Audi has finally confirmed one of the worst-kept secrets of the F1 paddock by announcing that it will enter Formula 1 as a powertrain manufacturer in 2026.
The Volkswagen-owned German car giant officially announced the long-awaited news a week after the FIA approved new engine rules for 2026.
The new regulations will dramatically increase the engine’s electrical output and include a cost cap for all engine manufacturers.
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Audi chairman Markus Duesmann said they were central to his company’s decision to enter the sport.
“I think it’s perfect timing given the new rules that are now set for our entry into F1,” he said.
“There are many aspects. We decided to be an all-electric car manufacturer and F1 changed the rules so that we can enter with a very high electric part of the powertrain with renewable fuels and Formula 1 installed a cost cap that makes it very attractive to us. enter now.
“We started electrifying our motorsport program in 2012 with our hybrid car at Le Mans, we continued the journey with Formula E and also with our Dakar project – we want to be the first car manufacturer to win the Dakar Rally with an electrified powertrain – so then the logical the next step is to enter formula 1.
“And we expect the most technically advanced electric motors that will be as powerful as the internal combustion engine.
“Our engineers will learn a lot about the next generation of electric motors, battery technology and software. We love this challenge of Formula 1.”
Audi is heavily linked with the buyout of Alfa Romeo, which is run by the historic Sauber team in Switzerland.
On Friday, Sauber announced that Alfa Romeo will end its main sponsorship of the team next year after more than six years in the sport.
But Duesmann said no decision has yet been made about the work or deliveries.
“We haven’t decided on that yet,” he said.
“We will make a decision about the team this year and depending on the team it will be a different way of engagement from our side.”
“So we haven’t decided what the team will look like yet, but we will let you know as soon as possible.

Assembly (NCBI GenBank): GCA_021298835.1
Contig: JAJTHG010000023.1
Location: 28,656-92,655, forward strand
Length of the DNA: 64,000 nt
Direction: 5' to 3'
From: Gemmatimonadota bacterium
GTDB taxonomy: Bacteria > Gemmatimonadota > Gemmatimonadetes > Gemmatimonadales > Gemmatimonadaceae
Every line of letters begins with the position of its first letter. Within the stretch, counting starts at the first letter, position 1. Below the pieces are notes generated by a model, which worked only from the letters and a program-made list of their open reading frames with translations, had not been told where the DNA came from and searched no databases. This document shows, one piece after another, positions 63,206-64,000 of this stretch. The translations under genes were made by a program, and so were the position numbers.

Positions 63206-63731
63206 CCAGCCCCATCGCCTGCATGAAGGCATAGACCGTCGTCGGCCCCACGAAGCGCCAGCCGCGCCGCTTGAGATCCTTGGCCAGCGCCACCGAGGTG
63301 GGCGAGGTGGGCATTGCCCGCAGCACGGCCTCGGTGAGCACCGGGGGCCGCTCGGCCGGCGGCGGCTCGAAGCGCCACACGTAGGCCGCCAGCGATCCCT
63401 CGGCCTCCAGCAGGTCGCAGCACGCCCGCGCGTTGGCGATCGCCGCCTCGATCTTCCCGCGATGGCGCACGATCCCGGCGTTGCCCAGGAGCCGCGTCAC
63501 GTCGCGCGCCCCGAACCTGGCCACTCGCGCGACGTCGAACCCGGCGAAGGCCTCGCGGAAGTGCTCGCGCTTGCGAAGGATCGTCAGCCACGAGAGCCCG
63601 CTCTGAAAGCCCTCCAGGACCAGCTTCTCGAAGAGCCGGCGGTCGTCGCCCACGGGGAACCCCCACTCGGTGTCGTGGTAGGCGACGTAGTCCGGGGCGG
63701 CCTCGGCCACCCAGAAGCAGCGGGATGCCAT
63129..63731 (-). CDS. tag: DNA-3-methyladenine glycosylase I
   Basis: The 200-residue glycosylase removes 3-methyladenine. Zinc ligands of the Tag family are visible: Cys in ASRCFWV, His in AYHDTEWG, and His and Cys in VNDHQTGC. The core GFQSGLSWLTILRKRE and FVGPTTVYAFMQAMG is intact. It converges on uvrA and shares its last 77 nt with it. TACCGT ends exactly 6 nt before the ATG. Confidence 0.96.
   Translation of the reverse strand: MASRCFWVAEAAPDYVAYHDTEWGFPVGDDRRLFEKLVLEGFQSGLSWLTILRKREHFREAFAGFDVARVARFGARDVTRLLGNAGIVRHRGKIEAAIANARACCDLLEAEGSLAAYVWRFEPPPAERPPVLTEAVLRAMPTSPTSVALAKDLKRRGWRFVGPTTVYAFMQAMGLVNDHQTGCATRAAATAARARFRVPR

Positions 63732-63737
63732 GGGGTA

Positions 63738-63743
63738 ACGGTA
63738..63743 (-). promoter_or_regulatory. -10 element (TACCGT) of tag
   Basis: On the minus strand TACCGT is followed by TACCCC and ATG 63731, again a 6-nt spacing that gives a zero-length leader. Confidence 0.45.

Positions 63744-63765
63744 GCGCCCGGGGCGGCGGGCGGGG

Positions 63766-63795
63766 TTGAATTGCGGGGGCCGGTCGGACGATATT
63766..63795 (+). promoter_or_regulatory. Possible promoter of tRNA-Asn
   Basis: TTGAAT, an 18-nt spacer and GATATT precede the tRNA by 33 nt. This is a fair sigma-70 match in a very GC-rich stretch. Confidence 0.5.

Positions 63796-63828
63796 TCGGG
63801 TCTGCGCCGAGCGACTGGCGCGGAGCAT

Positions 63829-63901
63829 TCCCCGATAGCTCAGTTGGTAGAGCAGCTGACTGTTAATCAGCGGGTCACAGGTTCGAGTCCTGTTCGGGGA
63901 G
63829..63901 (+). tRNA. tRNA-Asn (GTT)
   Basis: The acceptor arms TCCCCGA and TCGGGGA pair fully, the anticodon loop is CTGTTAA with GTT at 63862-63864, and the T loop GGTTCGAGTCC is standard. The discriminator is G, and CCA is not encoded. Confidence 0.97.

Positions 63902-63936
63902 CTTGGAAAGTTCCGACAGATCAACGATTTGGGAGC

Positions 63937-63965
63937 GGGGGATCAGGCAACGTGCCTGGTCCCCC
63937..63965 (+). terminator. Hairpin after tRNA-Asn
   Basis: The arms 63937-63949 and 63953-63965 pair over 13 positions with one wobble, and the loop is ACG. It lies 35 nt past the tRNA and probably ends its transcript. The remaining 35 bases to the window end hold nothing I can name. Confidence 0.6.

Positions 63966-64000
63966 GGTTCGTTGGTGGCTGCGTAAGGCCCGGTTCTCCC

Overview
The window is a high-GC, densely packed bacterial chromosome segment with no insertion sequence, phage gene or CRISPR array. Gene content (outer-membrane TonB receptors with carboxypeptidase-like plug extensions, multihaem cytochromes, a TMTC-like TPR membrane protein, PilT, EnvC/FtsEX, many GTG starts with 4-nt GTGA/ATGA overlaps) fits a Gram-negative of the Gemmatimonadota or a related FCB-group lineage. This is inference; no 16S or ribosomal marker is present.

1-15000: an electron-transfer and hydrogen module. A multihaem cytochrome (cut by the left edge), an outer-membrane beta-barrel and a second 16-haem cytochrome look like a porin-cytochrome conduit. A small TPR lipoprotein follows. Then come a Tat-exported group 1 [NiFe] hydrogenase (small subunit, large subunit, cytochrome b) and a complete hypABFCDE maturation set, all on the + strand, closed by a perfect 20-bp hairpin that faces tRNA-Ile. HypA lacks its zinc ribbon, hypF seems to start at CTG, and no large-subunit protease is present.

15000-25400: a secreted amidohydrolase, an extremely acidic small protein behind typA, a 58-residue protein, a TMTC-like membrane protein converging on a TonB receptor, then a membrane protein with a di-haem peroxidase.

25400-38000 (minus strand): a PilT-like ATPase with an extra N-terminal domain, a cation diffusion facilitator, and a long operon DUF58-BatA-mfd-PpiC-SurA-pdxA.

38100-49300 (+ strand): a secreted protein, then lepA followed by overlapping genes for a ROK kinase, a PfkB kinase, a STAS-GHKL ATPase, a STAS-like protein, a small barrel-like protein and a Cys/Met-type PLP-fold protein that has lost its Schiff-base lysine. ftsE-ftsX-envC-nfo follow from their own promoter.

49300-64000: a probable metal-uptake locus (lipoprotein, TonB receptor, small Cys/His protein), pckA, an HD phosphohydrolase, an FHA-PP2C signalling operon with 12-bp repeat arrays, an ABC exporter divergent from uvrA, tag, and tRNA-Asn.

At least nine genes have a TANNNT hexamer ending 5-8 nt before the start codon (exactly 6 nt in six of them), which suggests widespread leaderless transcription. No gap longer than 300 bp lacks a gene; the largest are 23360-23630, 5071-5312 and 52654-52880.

Formula 1 hailed Audi’s announcement as a major victory for new rules and the direction the sport has taken in recent years, with sustainability becoming increasingly important in the category, as well as regulations designed to improve competitiveness.
“I am delighted to welcome Audi to Formula 1, an iconic automotive brand, pioneer and technological innovator,” said F1 CEO Stefano Domenicali. “This is a significant moment for our sport, highlighting the enormous power we have as a global platform that continues to grow.
“It is also a great recognition that our transition to sustainable hybrid engines in 2026 is the future solution for the automotive sector.
“We are all looking forward to seeing the Audi logo on the grid and hearing more details from them about their plans soon.”
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The Audi engine announcement is likely to be followed by confirmation that Porsche will be Red Bull’s engine manufacturing partner in 2026. Although neither brand was included in the partnership, documents released by Morocco’s competition regulator revealed Porsche’s plans to buy 50 percent of Red. Bull’s F1 operates and enters a joint venture to build power units under the new rules.
The new F1 engine rules, printed by the FIA last week, apply to power units with a similar architecture to the 1.6-litre V6 turbo-hybrid engines that currently power the grid.
The key change is the removal of the complicated and expensive MGU-H in exchange for an increase in total electric power to 50 percent of the engine’s total output. The internal combustion engine will also be powered by carbon neutral sustainable fuels.
The FIA was also successful in implementing a cost cap for engine manufacturers, which will be set at $95 million per year for work carried out between 2023 and 2026 and $130 million thereafter.
New builders will receive $10 million in relief for the first two years and another $5 million in the third season.
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